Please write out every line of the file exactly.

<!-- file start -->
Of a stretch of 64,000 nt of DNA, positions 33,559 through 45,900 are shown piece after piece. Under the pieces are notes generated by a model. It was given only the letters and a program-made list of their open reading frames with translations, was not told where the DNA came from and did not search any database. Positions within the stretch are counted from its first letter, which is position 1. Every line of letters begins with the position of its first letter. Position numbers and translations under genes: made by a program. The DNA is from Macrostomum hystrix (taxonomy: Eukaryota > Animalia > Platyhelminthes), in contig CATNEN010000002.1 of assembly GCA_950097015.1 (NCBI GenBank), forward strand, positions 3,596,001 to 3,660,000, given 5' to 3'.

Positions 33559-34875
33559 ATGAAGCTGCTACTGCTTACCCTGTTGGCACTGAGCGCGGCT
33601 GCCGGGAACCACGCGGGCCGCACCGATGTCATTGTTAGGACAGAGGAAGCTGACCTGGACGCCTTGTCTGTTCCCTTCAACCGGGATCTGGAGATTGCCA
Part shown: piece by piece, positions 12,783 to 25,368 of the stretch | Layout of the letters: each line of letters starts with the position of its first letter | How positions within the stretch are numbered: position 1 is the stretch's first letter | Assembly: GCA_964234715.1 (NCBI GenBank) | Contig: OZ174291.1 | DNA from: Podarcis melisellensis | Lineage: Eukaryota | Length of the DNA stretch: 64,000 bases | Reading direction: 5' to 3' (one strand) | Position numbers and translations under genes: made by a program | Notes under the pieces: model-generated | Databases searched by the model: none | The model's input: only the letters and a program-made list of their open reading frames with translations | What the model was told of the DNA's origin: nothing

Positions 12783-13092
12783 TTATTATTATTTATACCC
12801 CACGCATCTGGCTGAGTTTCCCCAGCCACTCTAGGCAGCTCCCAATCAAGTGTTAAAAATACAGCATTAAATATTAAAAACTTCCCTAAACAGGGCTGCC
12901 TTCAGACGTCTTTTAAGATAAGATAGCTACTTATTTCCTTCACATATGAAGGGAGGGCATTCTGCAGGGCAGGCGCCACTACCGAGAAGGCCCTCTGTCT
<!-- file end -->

Of a stretch of 64,000 nt of DNA, positions 33,559 through 45,900 are shown piece after piece. Under the pieces are notes generated by a model. It was given only the letters and a program-made list of their open reading frames with translations, was not told where the DNA came from and did not search any database. Positions within the stretch are counted from its first letter, which is position 1. Every line of letters begins with the position of its first letter. Position numbers and translations under genes: made by a program. The DNA is from Macrostomum hystrix (taxonomy: Eukaryota > Animalia > Platyhelminthes), in contig CATNEN010000002.1 of assembly GCA_950097015.1 (NCBI GenBank), forward strand, positions 3,596,001 to 3,660,000, given 5' to 3'.

Positions 33559-34875
33559 ATGAAGCTGCTACTGCTTACCCTGTTGGCACTGAGCGCGGCT
33601 GCCGGGAACCACGCGGGCCGCACCGATGTCATTGTTAGGACAGAGGAAGCTGACCTGGACGCCTTGTCTGTTCCCTTCAACCGGGATCTGGAGATTGCCA
Part shown: piece by piece, positions 12,783 to 25,368 of the stretch | Layout of the letters: each line of letters starts with the position of its first letter | How positions within the stretch are numbered: position 1 is the stretch's first letter | Assembly: GCA_964234715.1 (NCBI GenBank) | Contig: OZ174291.1 | DNA from: Podarcis melisellensis | Lineage: Eukaryota | Length of the DNA stretch: 64,000 bases | Reading direction: 5' to 3' (one strand) | Position numbers and translations under genes: made by a program | Notes under the pieces: model-generated | Databases searched by the model: none | The model's input: only the letters and a program-made list of their open reading frames with translations | What the model was told of the DNA's origin: nothing

Positions 12783-13092
12783 TTATTATTATTTATACCC
12801 CACGCATCTGGCTGAGTTTCCCCAGCCACTCTAGGCAGCTCCCAATCAAGTGTTAAAAATACAGCATTAAATATTAAAAACTTCCCTAAACAGGGCTGCC
12901 TTCAGACGTCTTTTAAGATAAGATAGCTACTTATTTCCTTCACATATGAAGGGAGGGCATTCTGCAGGGCAGGCGCCACTACCGAGAAGGCCCTCTGTCT